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Discussion: Infection Control in Healthcare Settings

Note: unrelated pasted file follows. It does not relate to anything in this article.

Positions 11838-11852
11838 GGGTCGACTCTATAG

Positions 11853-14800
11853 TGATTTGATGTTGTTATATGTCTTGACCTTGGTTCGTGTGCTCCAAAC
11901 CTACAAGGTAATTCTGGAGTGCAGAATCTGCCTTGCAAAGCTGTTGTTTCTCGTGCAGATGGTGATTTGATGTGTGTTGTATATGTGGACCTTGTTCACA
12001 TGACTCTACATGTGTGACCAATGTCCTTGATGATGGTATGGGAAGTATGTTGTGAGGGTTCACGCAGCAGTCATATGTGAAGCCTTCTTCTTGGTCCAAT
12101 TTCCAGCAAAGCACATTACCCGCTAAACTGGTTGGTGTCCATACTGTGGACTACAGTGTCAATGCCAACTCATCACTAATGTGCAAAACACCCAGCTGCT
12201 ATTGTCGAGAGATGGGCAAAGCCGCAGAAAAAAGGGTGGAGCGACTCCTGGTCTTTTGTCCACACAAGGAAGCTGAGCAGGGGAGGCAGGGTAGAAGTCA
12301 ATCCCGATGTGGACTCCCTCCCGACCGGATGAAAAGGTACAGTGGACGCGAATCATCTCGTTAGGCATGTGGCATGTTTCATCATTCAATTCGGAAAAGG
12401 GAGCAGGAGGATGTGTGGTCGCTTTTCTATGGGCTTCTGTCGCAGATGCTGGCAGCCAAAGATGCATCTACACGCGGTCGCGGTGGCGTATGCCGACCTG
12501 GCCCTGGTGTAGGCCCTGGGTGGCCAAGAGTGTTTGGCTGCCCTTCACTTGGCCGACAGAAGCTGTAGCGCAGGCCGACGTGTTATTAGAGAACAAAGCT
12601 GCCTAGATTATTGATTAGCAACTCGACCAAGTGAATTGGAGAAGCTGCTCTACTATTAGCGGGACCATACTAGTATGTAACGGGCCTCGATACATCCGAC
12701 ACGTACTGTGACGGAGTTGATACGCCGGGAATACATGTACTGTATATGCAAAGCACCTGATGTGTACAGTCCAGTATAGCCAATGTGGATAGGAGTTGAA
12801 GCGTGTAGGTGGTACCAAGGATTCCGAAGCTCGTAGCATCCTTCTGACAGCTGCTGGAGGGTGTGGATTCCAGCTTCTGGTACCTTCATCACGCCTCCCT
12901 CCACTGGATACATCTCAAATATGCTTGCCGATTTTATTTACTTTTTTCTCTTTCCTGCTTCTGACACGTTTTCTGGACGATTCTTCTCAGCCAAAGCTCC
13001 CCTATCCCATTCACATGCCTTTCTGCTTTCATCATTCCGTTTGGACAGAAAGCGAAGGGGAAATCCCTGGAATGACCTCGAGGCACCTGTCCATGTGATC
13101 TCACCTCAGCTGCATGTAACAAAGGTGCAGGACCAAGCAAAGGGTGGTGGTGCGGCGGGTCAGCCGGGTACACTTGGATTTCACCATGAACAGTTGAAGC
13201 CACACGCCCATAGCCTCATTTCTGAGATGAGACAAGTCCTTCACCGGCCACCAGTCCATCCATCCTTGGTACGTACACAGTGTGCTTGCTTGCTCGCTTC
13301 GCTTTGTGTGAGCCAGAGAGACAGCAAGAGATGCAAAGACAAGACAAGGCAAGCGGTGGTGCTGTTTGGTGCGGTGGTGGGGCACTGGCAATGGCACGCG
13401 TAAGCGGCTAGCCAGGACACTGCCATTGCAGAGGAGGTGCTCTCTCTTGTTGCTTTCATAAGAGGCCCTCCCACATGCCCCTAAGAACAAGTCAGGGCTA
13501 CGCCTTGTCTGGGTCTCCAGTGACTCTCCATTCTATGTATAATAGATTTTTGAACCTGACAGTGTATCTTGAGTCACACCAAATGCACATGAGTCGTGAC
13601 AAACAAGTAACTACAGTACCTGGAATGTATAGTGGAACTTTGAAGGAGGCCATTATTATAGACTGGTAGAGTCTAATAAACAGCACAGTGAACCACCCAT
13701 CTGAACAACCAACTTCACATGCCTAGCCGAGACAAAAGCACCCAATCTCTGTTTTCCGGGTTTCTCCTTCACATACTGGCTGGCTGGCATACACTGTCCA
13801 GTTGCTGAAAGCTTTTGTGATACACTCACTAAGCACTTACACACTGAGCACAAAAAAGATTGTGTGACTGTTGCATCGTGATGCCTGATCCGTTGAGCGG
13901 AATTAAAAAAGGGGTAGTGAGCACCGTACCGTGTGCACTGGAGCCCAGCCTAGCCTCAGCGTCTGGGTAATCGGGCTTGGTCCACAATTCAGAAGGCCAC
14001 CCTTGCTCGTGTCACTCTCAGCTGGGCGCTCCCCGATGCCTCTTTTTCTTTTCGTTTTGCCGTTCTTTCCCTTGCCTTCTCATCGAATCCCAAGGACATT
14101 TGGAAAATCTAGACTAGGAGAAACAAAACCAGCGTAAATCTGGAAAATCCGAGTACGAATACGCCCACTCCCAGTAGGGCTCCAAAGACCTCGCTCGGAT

Discussion: Infection Control in Healthcare Settings ORDER NOW FOR CUSTOMIZED AND ORIGINAL ESSAY PAPERS ON Discussion: Infection Control in Healthcare Settings I’m studying for my Nursing class and need an explanation. GCU NRS 433V Week 1 MRSA Infection Control in Healthcare Settings Prepare this assignment as a 1,500-1,750 word paper using the instructor feedback from the previous course assignments and the guidelines below. PICOT Question Revise the PICOT question you wrote in the Topic 1 assignment using the feedback you received from your instructor. GCU NRS 433V Week 1 MRSA Infection Control in Healthcare Settings The final PICOT question will provide a framework for your capstone project (the project students must complete during their final course in the RN-BSN program of study). Research Critiques In the Topic 2 and Topic 3 assignments, you completed a qualitative and quantitative research critique on two articles for each type of study (4 articles total). Use the feedback you received from your instructor on these assignments to finalize the critical analysis of each study by making appropriate revisions. Discussion: Infection Control in Healthcare Settings The completed analysis should connect to your identified practice problem of interest that is the basis for your PICOT question. Refer to “Research Critiques and PICOT Guidelines – Final Draft.” Questions under each heading should be addressed as a narrative in the structure of a formal paper. Proposed Evidence-Based Practice Change Discuss the link between the PICOT question, the research articles, and the nursing practice problem you identified. Include relevant details and supporting explanation and use that information to propose evidence-based practice changes. General Requirements Prepare this assignment according to the APA guidelines found in the APA Style Guide, located in the Student Success Center. An abstract is not required. Discussion: Infection Control in Healthcare Settings final_picot_research_week_1.docx final_rough_draft_quantitative_research_critique.docx article_american_journal_of_infection_control.pdf article_jamda.pdf final_rough_dra Quantitative Research Critique Aynur Kabota Grand Canyon University 05/24/2020 Quantitative Research Critique Quantitative research complements qualitative research by producing numerical results as proof for observations. The reliance on data for quantitative analysis is crucial in providing accurate definitions and measurements of different aspects of healthcare. Quantification of phenomena helps in planning interventions and effectively monitoring outcomes of those interventions. The research problem of comparing contact precautions to hand-washing can be effectively analyzed through quantitative research, which will produce results on how effective both interventions are in preventing MRSA acquisition. This paper presents a critique of two quantitative research articles that contribute to more knowledge on a comparison between contact isolation precautions and hand-washing in preventing MRSA acquisition. GCU NRS 433V Week 1 MRSA Infection Control in Healthcare Settings GCU NRS 433V Week 1 MRSA Infection Control in Healthcare Settings The first study is titled “Discontinuation of Contact Precautions with the Introduction of Universal Daily Chlorhexidine Bathing” by McKinnell et al. (2017), and it presents a comparison of contact precautions with chlorhexidine bathing. This study focuses on the problem of contact precautions as in their effectiveness and compliance levels. The researchers identify gaps in practice and hence present a study to explore an alternative, chlorhexidine bathing. The significance of this problem to nursing is that controlling infections is a crucial role for nurses. Additionally, the researchers sought to determine whether discontinuation of contact precautions increased MRSA when universal chlorhexidine bathing was introduced. Discussion: Infection Control in Healthcare Settings The second study is by Morgan et al. (2019), and it is titled “The Effectiveness of Contact Precautions on Methicillin-Resistant Staphylococcus aureus in Long-term Care Across the United States.” In this study, the main problem identified is the prevalence of MRSA in long-term care facilities. Therefore, the researchers seek to establish whether or not contact precautions impacted the rates of MRSA acquisition in long-term care facilities (LTCFs). The significance of this study to nursing is in the role of nurses in LTCFs. Nurses in every healthcare facility have a responsibility to reduce the risk of healthcare-acquired infections (HAIs), and hence this problem affects their work. The research question was, therefore, whether contact precautions, compared to standard procedure, reduced MRSA acquisition. Support to Nurse Practice Issue McKinnell et al. (2017) compare contact isolation precautions with hygiene, and hence the structure of their study is generally the same as the PICOT question. The PICOT question compares contact isolation precautions to hand hygiene. Therefore, the intervention is contact isolation, and the comparison group is hand hygiene. In the study, the intervention is contact isolation, and the comparison is body hygiene using chlorhexidine bathing. Although the comparison groups are a bit different, they include hygiene practices. The study will be used to answer the PICOT question by presenting an evaluation of the effectiveness of body hygiene and how it works as well as contact isolation precautions. On the other hand, Morgan et al. (2019) compare contact isolation precautions to standard procedures. The intervention considered is similar to McKinnell et al. (2017) and also to the PICOT question. However, the comparison is standard procedures, and hence it differs from the hygiene comparison groups of the previous study and the PICOT question. By looking at standard procedures, the researchers still present an overview of the effectiveness of contact isolation precautions. Generally, this study will be used to determine whether contact isolation precautions are much better than standard procedures hence comparing the same with hand hygiene. Methods of the Study The two studies are very similar in the methods used because they both used interventions through policy changes as the main experimental approaches. Morgan et al. (2019) collected data from veteran affairs LTCFs before and after implementation of a contact isolation precaution policy. Similarly, McKinnell et al. (2017) collected data before and after implementation of policy change where contact isolation precautions were eliminated and replaced with chlorhexidine bathing. The only difference between the methods is that in the policy change. At the same time, Morgan et al. (2019) observed the introduction of a new policy, McKinnell et al. (2017) observed the discontinuation of one policy and the introduction of another. The advantage of the experimental methods used in both studies is that they provide a basis for comparing outcomes, and hence the impact is well-measured. On the other hand, the ethical implications of discontinuing a healthcare policy may be observed by the impact on the health of the patients. Nevertheless, the studies maintained an ethical approach to experimentation. GCU NRS 433V Week 1 MRSA Infection Control in Healthcare Settings The studies presented no significant differences in MRSA acquisition with the policy change. McKinnell et al. (2017) found that discontinuing contact isolation precautions and introducing daily chlorhexidine bathing was not significantly correlated to an increase in MRSA acquisition. Therefore, they concluded that daily chlorhexidine bathing is as effective as contact isolation precautions in preventing MRSA acquisitions. In comparison, daily chlorhexidine bathing is more economical than contact isolation precautions, and hence it is recommended by this study. The ability to prevent MRSA acquisitions while managing the costs of healthcare are advised, as in this study’s outcomes. This study implies that contact isolation precautions in ICUs could be replaced with daily chlorhexidine bathing, which is less expensive. Similarly, Morgan et al. (2019) found no significant difference in rates of MRSA acquisition correlated with the introduction of contact isolation precautions in LTCFs for veterans. Primarily, the researchers found that contact isolation precautions did not have a significant effect on MRSA acquisition rates. The implications for these outcomes are connected to alternatives to contact isolation. The studies have shown no added advantage of contact isolation precautions in MRSA acquisition reduction. Therefore, in healthcare interventions, contact isolation precautions specifically for MRSA may not be required if hand standard hygiene procedures are in place. These studies suggest that the process may be an expensive redundancy in healthcare organizations. Outcomes Comparison The anticipated outcomes of the PICOT question problem were that contact isolation precautions are more effective than standard procedures and hand hygiene when preventing MRSA acquisition. However, the studies reviewed in this critique suggest otherwise. As compared to daily chlorhexidine bathing, contact isolation precautions are no better. Similarly, when compared to standard health procedures, isolation produces no added advantage. Therefore, the studies suggest that contact isolation precautions create no significant benefit in preventing MRSA. The intervention and comparison groups in the PICOT question, therefore, may have no significant differences in their outcomes. Although the studies do not directly address hand hygiene, the standard procedures in healthcare organizations also include hand hygiene. Therefore, Morgan et al. (2019) are nearly similar to the PICOT question, and it highlights the lack of significant difference between the comparison and intervention groups. Discussion: Infection Control in Healthcare Settings Conclusion The article review shows that in the PICOT question, intervention and comparison groups may have no significant difference. This research has explored how contact isolation precautions compare to hand hygiene in MRSA prevention. The outcomes suggest that neither the intervention nor the comparison is more or less effective. The implications for practice are that the less economic interventions may be avoided due to extra spending by healthcare organizations. Contact isolation precautions should be used, but they are no better than hand hygiene in MRSA prevention. It is necessary to note that these findings are not final, and more research in different healthcare settings needs to be performed to assert the claim. It is also crucial to evaluate the potential sources of error and weakness in the studies. Nevertheless, contact isolation precautions present no significant advantage over standard health procedures in MRSA prevention. GCU NRS 433V Week 1 MRSA Infection Control in Healthcare Settings References McKinnell, J. A., Eells, S. J., Clark, E., Rand, D. D., Kiet, G. T., Macias-Gil, R., … & Miller, L. G. (2017). Discontinuation of contact precautions with the introduction of universal daily chlorhexidine bathing. Epidemiology & Infection , 145 (12), 2575-2581. DOI: 10.1017/S0950268817001121 Morgan, D. J., Zhan, M., Goto, M., Franciscus, C., Alexander, B., Vaughan-Sarrazin, M., … & Pineles, L. (2019). The Effectiveness of Contact Precautions on Methicillin-Resistant Staphylococcus aureus in Long-term Care Across the United States. Clinical Infectious Diseases, XX(XX):1–8. DOI: 10.1093/cid/ciz1045 Get a 10 % discount on an order above $ 100 Use the following coupon code : NURSING10